The common denominator of all three issues is the new friction between the government of Sebastian Pinera with legislative power, political opposition, broader social sectors and environmental protection organizations.
A humanitarian amnesty plan for rebel prisoners that erupted on Wednesday, October 2019, was another step forward when it was approved by the Senate Constitutional Council by a positive vote of opposition lawmakers against both rights.
On the slow path to becoming law, the amnesty bill will go to the full Senate in future sessions, although a tense debate is expected.
Large departments, which closely followed its implementation, repeatedly protested in the streets demanding the release of rebel prisoners.
At least 806 young people could benefit from the pardon, and its promoters have the background and legal arguments to recognize it because they have been in detention for a year and a half, without trial or punishment, and even victims of irregular detention
However, the government denies the presence of prisoners under these conditions and has stated that it will appeal in all possible cases to prevent the amnesty.
On the same day, the parliamentary debate on the fourth withdrawal of the pension fund, which is accessible to millions of people, began, again focusing on public opinion.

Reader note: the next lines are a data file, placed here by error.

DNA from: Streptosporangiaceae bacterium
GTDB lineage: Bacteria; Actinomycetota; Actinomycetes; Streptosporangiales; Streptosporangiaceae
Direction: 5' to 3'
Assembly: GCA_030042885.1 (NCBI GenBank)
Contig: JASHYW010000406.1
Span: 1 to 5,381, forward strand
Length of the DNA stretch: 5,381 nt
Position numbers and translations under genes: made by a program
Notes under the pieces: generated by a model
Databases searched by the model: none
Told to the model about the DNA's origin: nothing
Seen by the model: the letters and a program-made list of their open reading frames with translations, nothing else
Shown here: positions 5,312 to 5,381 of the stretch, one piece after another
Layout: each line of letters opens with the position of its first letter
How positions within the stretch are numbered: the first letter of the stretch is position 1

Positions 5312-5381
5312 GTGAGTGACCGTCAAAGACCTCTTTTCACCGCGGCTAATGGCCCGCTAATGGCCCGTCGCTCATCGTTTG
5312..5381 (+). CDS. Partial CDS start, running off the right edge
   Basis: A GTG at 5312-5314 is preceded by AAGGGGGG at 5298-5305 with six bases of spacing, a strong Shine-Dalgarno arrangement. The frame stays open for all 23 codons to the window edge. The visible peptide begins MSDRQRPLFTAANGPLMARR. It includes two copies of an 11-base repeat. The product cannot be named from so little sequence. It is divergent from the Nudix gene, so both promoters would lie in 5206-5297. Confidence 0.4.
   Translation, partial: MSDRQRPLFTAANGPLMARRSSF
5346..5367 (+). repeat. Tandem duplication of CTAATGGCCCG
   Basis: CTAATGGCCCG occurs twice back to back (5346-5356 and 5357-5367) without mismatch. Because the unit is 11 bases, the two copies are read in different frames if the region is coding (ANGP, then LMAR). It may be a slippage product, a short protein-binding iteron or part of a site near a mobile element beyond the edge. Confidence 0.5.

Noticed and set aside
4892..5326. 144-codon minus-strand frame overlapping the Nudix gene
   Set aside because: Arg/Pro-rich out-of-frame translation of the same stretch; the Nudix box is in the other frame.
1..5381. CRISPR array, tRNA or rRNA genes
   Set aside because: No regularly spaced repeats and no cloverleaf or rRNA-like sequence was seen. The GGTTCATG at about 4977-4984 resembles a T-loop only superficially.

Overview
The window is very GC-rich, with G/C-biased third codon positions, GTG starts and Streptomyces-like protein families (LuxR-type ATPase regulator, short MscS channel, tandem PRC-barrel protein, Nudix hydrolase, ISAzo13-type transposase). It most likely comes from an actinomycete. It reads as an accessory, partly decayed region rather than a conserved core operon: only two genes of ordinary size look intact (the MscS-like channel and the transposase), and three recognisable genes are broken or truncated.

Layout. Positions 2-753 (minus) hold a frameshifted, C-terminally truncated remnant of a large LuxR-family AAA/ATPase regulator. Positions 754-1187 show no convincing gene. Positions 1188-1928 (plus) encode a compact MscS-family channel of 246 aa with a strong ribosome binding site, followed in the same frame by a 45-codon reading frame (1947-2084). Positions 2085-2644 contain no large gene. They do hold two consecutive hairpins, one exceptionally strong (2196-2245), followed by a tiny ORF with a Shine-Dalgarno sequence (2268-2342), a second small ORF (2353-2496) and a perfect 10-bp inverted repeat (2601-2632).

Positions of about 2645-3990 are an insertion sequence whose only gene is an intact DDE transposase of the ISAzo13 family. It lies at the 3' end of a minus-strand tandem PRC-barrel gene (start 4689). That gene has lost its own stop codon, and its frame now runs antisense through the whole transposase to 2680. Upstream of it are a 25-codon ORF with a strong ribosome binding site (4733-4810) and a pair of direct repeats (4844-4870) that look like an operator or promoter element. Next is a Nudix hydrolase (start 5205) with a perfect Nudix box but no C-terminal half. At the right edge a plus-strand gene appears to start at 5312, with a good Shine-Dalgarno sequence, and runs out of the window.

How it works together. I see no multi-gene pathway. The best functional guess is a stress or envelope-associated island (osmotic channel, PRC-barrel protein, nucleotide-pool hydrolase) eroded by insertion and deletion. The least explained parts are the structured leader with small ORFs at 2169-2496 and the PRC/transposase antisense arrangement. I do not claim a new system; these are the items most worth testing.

If approved, it would be the fourth opportunity for Chilean workers to extract their savings from private pension fund insurers, facing the economic crisis caused by the Govt-19 epidemic in their own way.
The initiative faces strong rejection from the government, which considers it unnecessary after emergency family income has been provided, benefiting 15 of the 19 million ciliaries according to La Moneta, and can also use the veto.
If that were not enough, the unexpected approval of the Environmental Assessment Commission of a major mining investment on Thursday could cause serious environmental damage, which has generated serious controversy and criticism from the government.
The Dominga project includes an investment of more than $ 2.5 billion, creating a major port to send iron and copper to the Humboldt archipelago, one of the planet’s richest ecosystems.
But environmental activists and other sectors reject it outright because they see the approval as fraudulent and illegal, and other than an attack on the environment, while the country is already experiencing the catastrophic effects of climate change.
msm / rc